Where Sanction is Necessary.-Where anything must be done to obtain a docu ment, it must be done by the party requiring it. Thus the party, and not the Court, must obtain the sanction of Government to an officer in the Telegraph Department producing a copy of a message that passed through his office--Lekhraj vs. Pale Ram, 2 Alla., 210.

Appeal.-No appeal lay from an order rejecting documents, nor can it be interfered with under the Charter Act--In the matter of Erskine, Petitioner', 18 W. R., 511 ; but it may be impugned on appeal from the final decree.

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141. (1) Subject to the provisions of the next followEndorsements on doing sub-section, there shall be endorsed on cuments admitted every document which has been adınitted evidence.

in evidence in the suit the following particulars, namely :

(a) the number and title of the suit,
(6) the name of the person producing the document,
(c) the date on which it was produced, and

(d) a statement of its having been so admitted, and the endorsement shall be signed by the Judge.

(2) If a document so admitted is an entry in a book, account or record and a copy thereof has been substituted for the original under the next following section, the particulars aforesaid shall be endorsed on the copy and the endorsement thereon shall be signed by the Judge.

Act VII of 1888, section 13. This section applies to H. C. and P. S. C. C. It and the three following sections have been substituted by Act VII of 1888, section 13 for sections 141 and 142 of Act XIV of 1882.

A Copy Thereof.—This refers to section 62, ante-See also ? W. R., Civ. Cir., 7, approved of by the Privy Council in Brojosoondery Debea vs. Luchmee Koonwaree, 20 W. R., 95.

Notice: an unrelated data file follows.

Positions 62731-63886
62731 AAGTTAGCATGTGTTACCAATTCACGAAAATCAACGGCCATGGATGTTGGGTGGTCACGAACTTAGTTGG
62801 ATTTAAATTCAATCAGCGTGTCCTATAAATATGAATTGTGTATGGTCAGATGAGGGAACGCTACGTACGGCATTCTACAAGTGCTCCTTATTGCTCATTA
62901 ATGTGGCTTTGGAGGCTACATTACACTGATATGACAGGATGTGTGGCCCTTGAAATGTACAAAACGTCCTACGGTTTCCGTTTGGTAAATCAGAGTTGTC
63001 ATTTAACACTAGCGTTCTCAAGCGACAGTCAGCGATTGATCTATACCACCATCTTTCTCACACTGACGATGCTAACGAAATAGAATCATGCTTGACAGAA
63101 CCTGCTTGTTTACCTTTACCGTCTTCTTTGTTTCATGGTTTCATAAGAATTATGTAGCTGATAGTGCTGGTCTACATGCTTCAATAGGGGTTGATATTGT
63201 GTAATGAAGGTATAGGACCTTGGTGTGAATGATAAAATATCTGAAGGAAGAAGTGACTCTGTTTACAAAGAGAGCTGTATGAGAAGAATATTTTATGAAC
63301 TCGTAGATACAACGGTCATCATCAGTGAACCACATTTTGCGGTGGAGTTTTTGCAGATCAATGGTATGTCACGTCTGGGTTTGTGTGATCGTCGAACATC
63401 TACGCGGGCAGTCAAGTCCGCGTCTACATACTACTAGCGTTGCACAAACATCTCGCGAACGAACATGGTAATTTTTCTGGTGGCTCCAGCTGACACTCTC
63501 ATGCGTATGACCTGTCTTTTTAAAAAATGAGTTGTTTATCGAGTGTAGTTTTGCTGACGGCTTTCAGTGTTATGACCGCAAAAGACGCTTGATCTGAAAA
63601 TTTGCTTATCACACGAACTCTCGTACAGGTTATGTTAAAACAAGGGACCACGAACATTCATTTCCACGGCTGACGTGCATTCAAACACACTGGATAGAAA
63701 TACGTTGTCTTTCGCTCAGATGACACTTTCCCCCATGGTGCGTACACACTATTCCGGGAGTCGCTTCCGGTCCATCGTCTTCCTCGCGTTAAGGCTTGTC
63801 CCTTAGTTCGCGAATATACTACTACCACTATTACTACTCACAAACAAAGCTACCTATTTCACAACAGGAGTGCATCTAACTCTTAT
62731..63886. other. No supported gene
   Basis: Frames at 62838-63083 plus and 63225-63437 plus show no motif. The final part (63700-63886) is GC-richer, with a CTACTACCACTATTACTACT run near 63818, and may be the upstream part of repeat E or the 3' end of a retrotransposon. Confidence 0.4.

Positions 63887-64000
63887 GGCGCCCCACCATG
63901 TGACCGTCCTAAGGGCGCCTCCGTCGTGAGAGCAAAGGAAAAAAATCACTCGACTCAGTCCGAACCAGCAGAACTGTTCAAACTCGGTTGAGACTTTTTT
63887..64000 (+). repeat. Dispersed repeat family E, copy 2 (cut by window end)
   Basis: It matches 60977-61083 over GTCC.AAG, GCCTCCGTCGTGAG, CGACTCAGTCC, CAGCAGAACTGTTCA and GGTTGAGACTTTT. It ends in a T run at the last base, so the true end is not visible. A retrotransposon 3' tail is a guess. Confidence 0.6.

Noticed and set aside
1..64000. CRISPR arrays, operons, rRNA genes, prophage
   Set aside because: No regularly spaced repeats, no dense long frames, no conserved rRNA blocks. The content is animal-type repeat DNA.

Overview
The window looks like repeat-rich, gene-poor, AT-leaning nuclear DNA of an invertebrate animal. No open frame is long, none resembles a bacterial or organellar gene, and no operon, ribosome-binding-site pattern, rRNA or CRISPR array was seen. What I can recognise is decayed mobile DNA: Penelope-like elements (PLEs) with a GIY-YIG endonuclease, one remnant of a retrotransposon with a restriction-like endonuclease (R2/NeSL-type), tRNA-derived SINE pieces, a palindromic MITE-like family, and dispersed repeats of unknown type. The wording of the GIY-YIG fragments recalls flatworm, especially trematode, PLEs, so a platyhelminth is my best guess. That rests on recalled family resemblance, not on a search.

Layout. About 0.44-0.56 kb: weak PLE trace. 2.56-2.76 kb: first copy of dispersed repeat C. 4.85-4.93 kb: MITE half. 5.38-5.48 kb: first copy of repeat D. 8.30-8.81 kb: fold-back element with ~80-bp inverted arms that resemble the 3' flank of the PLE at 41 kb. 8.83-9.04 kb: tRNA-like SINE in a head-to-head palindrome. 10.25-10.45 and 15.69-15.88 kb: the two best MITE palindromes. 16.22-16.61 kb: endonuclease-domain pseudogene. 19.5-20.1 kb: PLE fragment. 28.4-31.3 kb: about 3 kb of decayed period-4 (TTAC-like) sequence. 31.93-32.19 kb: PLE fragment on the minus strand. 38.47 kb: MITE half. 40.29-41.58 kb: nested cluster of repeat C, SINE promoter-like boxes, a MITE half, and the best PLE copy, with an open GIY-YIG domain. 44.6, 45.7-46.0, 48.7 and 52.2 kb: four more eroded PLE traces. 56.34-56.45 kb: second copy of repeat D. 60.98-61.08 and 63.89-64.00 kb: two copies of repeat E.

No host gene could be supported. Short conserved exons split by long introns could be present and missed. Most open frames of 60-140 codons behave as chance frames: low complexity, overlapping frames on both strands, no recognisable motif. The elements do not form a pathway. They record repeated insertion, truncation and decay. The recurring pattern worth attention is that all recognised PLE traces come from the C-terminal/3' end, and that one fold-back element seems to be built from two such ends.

Documents how Proved.-In dealing with documentary evidence, the substantial principles on which the authenticity and value of evidence rest should be observed by the Judge--Rama Lakshmi vs. Sivanantha Perumal, 14 Moore, 570, p. 588. He should not, for instance, accept secondary evidence without a sufficient reason why the original has not been produced-id. ; Ram Gopal vs. Gordon Stuart, 14 Moore, 453, p. 461; Abbas Ali vs. Yudeen Ramy, 3 Moore, 156 ; nor documents as proved, because they have not been denied by the opposite party—Kirteebash vs. Ramdhun, B. L. R., F. B., 659; Reazoonissa vs. Bookoo Chowdhrain, 12 W.R., 267. 141A. (1) If a document adinitted in evidence in the

suit is an entry in a shop-book or other acEndorsements copies of admitted en

count in current use, the party on whose tries in books, accounts behalf the account is produced may furnish and records.

a copy of the entry. (2) If such a document is an entry in a public record produced from a public office or by a public officer, or an entry in a book or account belonging to a person other than a party on whose behalf the book or account is produced, the Court may require a copy of the entry to be furnished

(i) where the record, book or account is produced on behalf of a party, then by that party, or

(ii) where the record, book or account is produced in obedience to an order of the Court acting of its own motion, then by either or any party,